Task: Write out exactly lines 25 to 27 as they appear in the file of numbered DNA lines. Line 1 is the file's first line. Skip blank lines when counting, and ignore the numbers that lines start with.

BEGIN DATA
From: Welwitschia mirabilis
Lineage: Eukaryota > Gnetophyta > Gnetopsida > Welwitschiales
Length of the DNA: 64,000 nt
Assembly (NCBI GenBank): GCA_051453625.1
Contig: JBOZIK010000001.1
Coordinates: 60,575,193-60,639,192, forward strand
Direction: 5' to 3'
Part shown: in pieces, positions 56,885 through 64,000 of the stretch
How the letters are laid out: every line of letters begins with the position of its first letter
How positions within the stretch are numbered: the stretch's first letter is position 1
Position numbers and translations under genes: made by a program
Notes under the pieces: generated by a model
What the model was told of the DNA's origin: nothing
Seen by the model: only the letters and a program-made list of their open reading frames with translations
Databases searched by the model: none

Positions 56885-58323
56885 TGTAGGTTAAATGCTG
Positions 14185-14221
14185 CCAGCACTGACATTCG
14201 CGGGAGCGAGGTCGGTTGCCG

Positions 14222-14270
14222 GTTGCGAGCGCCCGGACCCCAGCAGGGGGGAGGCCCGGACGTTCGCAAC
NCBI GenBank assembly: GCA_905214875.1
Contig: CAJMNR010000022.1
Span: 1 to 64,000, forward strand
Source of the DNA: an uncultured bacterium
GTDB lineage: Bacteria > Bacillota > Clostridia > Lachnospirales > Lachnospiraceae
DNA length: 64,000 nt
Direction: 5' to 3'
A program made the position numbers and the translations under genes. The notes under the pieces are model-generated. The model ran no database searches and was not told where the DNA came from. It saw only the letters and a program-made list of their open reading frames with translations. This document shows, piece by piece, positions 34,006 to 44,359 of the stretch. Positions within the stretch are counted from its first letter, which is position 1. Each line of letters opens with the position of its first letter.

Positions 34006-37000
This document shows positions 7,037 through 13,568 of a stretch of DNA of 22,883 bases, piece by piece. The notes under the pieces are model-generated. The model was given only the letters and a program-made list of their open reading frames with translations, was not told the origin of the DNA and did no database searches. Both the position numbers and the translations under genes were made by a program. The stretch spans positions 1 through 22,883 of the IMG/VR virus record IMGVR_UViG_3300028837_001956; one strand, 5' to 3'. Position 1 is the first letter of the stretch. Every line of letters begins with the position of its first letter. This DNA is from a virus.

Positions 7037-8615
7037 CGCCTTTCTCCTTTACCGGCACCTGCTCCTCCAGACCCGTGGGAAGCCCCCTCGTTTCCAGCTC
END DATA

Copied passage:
Span: 1 to 64,000, forward strand
Source of the DNA: an uncultured bacterium
GTDB lineage: Bacteria > Bacillota > Clostridia > Lachnospirales > Lachnospiraceae